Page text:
UC President Mark Yudof has requested that chancellors at all 10 campuses form committees to implement a smoke-free policy that also bans the use, sale and promotion of tobacco products on University property.
"As a national leader in health care and environmental practices, the University of California is ready to demonstrate leadership in reducing tobacco use and exposure to secondhand smoke by creating a smoke-free environment on all of our campuses," Yudof wrote in a letter to chancellors on Jan. 9. "Aleady the UC Medical Centers are smoke-free and nationally, 586 other university campuses are smoke-free."
Yudof asked that all UC campuses implement a smoke-free policy within the next two years. The policy will apply to all UC faciliites, whether owned or leased. Enforcement would be primarily educational, with an emphasis on offering cessation resources.
Enforcing UCSF's Smoke-Free Policy a Work in Progress
UCSF has worked to be a smoke-free campus since 2008 when it removed its only two designated smoking areas and joined a growing number of 100 percent smoke-free health care institutions, including UC medical centers at UC Davis and UC Irvine.
UCSF first took the step to limit smoking on July 1, 2005, when it implemented a policy prohibiting smoking on campus grounds except for two designated smoking areas. The designated smoking areas were then removed in 2008 after UCSF scientists and staff urged campus leadership to protect the UCSF community from the dangers of smoking and second-hand smoke.
Enforcement at UCSF, however, has been a work in progress. Although the UCSF policy prohibits employees, students, patients and visitors from smoking on UCSF owned or leased properties, some people still do.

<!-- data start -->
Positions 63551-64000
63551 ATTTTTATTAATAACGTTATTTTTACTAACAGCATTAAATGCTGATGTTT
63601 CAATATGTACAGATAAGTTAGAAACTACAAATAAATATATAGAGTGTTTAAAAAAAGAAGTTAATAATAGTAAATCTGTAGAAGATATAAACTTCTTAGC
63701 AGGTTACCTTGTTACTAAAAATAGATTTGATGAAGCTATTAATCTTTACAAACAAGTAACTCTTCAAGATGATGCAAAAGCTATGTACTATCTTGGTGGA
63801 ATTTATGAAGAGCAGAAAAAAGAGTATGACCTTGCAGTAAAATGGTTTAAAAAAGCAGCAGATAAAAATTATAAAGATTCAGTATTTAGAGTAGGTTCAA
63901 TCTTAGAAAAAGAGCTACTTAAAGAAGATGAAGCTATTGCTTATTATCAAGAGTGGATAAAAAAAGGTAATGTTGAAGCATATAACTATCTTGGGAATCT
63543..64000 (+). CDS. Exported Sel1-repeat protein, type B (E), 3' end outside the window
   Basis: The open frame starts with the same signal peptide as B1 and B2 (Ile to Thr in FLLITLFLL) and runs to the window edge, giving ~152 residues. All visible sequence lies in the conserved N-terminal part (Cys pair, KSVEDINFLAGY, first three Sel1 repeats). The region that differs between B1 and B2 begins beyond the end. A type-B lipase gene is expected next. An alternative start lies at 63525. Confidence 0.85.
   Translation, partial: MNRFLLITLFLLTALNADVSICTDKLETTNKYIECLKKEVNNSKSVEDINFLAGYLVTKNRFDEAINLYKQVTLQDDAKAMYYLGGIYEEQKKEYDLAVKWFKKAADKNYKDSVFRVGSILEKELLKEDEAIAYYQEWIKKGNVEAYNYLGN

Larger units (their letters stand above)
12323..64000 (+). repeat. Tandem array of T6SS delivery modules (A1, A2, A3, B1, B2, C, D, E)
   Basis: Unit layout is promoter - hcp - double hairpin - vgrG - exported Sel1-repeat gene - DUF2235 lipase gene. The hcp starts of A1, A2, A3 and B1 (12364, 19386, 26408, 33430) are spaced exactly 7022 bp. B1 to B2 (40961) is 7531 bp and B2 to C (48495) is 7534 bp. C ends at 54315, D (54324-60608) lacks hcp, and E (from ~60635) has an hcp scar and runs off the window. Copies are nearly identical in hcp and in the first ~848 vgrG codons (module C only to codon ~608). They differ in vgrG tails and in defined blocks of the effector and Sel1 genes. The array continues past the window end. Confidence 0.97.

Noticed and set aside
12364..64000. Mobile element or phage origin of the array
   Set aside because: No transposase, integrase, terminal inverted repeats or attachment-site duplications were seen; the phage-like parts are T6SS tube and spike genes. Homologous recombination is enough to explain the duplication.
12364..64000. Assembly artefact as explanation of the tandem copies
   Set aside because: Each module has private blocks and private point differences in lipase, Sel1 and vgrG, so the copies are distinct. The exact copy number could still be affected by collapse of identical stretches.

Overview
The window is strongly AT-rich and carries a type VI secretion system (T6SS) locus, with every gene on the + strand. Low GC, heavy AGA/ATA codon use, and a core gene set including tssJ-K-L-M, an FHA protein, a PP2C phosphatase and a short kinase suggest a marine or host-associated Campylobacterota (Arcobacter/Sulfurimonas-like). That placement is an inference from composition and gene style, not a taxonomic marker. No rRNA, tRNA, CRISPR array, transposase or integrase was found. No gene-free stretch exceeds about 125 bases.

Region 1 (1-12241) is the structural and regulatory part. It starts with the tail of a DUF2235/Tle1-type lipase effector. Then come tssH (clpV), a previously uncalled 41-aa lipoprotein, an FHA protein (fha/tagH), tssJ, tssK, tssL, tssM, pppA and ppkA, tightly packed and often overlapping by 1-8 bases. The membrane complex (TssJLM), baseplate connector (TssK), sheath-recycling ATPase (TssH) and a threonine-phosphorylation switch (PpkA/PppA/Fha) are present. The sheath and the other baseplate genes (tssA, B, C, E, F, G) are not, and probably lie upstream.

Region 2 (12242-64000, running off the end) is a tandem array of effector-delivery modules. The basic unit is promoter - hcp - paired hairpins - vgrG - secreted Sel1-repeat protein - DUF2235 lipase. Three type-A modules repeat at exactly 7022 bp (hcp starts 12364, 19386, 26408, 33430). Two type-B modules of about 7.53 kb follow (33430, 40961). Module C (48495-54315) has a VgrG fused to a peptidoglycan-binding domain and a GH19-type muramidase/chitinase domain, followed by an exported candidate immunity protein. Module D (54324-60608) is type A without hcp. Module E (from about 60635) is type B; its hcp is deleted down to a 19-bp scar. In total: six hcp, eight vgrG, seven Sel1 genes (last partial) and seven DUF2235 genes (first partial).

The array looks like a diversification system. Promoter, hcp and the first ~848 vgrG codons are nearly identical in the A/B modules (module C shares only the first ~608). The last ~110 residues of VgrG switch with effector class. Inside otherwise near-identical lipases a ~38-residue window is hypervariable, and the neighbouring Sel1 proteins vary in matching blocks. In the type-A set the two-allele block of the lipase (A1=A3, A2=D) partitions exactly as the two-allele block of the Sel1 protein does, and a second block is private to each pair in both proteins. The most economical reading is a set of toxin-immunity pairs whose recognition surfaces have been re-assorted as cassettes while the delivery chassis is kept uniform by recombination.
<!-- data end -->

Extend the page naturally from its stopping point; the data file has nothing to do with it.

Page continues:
UCSF's no-smoking policy has had negative impacts on neighbors, especially those around the Parnassus campus. People wearing UCSF identification badges reportedly congregate in front of homes to smoke, leaving piles of cigarette butts behind. Educational outreach, signage and clean-up efforts have had little visible effect so far, but UCSF continues to strategize and implement measures the help keep the neighbors healthy as well.
The University continues to promote healthy living by offering various programs. UCSF's Living Well Initiative, for example, is offering the Quit for Life Smoking Cessation Program sponsored by the American Cancer Society and the Alere Wellbeing program for free to all UCSF faculty, staff and students.
The Quit for Life program teaches the techniques and offers the tools necessary to take the steps to quit using tobacco products. To join or get more information about the program, call 1-866-QUIT-4-LIFE (866/784-8454) or visit www.quitnow.net.
The UCSF Tobacco Cessation Center, which is staffed by nurses and pharmacists who are specially trained in treating tobacco dependence, is another campus resource. The center provides group programs designed to give peer support to kick the habit. To enroll, call 415/885-7895 or visit www.ucsfhealth.org/tobaccotreatment.